Ronna Lichtenberg is an author, lecturer, and president CEO of Clear Peak Communications, a management-consulting firm. As author of Work Would Be Great if It Weren’t for the People and It’s Not Business, It’s Personal, she has appeared as a career and business expert on CNN, NPR, and various television programs. She is currently a contributing editor to O, The Oprah Magazine, and is frequently quoted in major print media, including business and women’s magazines.
Work Would Be Great if It Weren't for the People: Making Office Politics Work for Youby Ronna Lichtenberg, Gene Stone
What’s your idea of the “office politician”? Most likely, it’s a plotter and a schemer who doesn’t care at all about real work, someone who makes trouble for others while thinking only of advancing him or herself. You may think that office politics keeps you from getting the recognition you deserve, promotes less talented and
What’s your idea of the “office politician”? Most likely, it’s a plotter and a schemer who doesn’t care at all about real work, someone who makes trouble for others while thinking only of advancing him or herself. You may think that office politics keeps you from getting the recognition you deserve, promotes less talented and productive people, and in general impedes everyone from really getting down to business. But you’d be wrong.
In this book, Ronna Lichtenberg, author of It’s Not Business, It’s Personal, shows us that it’s perfectly acceptableeven desirableto play office politics. Let’s face it, she says, we are constantly interacting with co-workers, and these people affect how we get our job done. Like it or not, we are already forced to play the game. So why not become good at it? The trick is to develop the proper skills, by honing the ability to accurately predict and manage the kinds of interactions that typically occur in an office environment.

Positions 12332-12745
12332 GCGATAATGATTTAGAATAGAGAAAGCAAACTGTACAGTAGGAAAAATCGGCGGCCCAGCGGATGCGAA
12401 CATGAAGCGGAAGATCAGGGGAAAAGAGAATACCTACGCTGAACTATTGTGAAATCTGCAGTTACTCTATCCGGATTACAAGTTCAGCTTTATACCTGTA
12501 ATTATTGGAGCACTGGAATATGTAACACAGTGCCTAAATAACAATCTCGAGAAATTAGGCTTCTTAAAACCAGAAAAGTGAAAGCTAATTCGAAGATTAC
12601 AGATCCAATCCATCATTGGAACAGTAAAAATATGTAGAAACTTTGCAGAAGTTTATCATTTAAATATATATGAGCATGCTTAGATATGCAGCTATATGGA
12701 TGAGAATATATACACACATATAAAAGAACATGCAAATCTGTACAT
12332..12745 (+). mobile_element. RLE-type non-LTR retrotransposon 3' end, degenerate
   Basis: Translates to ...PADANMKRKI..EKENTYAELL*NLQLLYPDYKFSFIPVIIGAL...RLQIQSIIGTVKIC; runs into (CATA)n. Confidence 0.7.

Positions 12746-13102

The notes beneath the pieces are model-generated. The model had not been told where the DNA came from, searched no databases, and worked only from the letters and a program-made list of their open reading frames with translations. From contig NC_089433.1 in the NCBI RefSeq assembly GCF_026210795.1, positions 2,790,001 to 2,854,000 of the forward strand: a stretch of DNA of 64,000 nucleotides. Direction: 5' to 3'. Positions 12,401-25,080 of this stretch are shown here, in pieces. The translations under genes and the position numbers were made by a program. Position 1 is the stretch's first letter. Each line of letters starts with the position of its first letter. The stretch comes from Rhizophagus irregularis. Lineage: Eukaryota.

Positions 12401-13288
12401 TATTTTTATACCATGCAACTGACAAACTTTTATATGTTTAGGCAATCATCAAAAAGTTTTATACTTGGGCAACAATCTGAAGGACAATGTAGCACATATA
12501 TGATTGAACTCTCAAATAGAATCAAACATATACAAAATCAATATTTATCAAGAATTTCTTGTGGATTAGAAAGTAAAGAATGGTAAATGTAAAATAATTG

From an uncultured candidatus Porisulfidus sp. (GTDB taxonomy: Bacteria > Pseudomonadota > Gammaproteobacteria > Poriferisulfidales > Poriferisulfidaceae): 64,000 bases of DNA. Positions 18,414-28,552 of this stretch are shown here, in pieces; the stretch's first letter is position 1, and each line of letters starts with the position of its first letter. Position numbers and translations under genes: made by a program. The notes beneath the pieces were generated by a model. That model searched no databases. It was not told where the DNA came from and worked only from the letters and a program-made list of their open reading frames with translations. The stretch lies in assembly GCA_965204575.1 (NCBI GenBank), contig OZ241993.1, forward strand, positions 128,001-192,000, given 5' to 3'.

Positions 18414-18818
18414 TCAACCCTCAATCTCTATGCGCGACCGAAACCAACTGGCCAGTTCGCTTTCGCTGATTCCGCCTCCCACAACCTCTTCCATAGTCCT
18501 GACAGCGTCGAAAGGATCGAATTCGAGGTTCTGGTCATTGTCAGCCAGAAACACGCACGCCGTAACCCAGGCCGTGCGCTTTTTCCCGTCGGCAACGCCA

Work Would Be Great If It Weren’t for the People is filled with descriptions of problematic behaviors and situations, proven strategies for dealing with them, and hilarious real-life anecdotes. Here you will learn, for example, why gossip is good, why wine and e-mail don’t mix, and what to do when you absolutely, positively can’t stand the person in the office next to you. Excelling at office politics need not involve harming others, but should really be seen as the essential social skills that will keep your career moving forward.
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I found the book a very easy read. Full of mini-case studies where the stupid self-defeating action is contrasted with the smart, productive choice. I especially enjoyed the evil twin. Of course, a person has to know what your ethics are(what and what you will not do), but she laid open all the options. You are an adult, so make choices. Her point that it is necessary to be skilled at politics made perfect sense to me after years of not knowing why events transpired as they did the organization. People skills deal with a lot of grey area issues and you need to understand that politics is necessary and desirable for putting forth your ideas and turning ideas into results. Otherwise, you may work hard but not smart.